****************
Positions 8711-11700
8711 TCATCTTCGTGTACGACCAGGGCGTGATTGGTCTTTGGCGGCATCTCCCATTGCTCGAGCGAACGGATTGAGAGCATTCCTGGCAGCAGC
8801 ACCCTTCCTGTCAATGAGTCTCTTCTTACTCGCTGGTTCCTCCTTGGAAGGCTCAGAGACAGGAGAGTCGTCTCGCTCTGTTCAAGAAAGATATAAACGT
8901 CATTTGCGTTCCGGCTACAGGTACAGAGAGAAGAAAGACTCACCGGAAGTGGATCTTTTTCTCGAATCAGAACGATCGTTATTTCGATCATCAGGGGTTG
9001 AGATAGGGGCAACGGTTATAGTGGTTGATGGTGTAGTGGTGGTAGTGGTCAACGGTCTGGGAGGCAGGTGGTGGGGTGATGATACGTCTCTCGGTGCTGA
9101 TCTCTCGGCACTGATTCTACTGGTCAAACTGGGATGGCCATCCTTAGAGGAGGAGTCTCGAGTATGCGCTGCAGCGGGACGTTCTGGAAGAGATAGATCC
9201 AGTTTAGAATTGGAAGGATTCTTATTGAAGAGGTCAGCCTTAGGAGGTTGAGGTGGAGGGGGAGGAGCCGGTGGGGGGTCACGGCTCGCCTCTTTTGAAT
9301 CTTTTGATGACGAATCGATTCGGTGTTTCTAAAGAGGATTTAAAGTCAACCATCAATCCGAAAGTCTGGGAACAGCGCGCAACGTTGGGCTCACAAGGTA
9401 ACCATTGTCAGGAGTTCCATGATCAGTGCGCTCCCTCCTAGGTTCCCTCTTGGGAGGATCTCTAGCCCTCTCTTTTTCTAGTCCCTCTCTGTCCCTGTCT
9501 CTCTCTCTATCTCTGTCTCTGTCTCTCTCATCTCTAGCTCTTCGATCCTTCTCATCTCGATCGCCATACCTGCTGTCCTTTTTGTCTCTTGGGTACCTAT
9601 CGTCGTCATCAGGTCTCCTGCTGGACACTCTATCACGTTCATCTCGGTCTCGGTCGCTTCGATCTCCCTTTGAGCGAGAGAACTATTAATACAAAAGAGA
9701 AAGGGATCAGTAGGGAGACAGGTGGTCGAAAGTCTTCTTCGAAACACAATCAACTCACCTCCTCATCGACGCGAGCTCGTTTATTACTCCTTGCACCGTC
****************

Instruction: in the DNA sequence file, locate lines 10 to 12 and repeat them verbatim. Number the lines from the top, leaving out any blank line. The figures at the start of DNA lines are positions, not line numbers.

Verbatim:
9501 CTCTCTCTATCTCTGTCTCTGTCTCTCTCATCTCTAGCTCTTCGATCCTTCTCATCTCGATCGCCATACCTGCTGTCCTTTTTGTCTCTTGGGTACCTAT
9601 CGTCGTCATCAGGTCTCCTGCTGGACACTCTATCACGTTCATCTCGGTCTCGGTCGCTTCGATCTCCCTTTGAGCGAGAGAACTATTAATACAAAAGAGA
9701 AAGGGATCAGTAGGGAGACAGGTGGTCGAAAGTCTTCTTCGAAACACAATCAACTCACCTCCTCATCGACGCGAGCTCGTTTATTACTCCTTGCACCGTC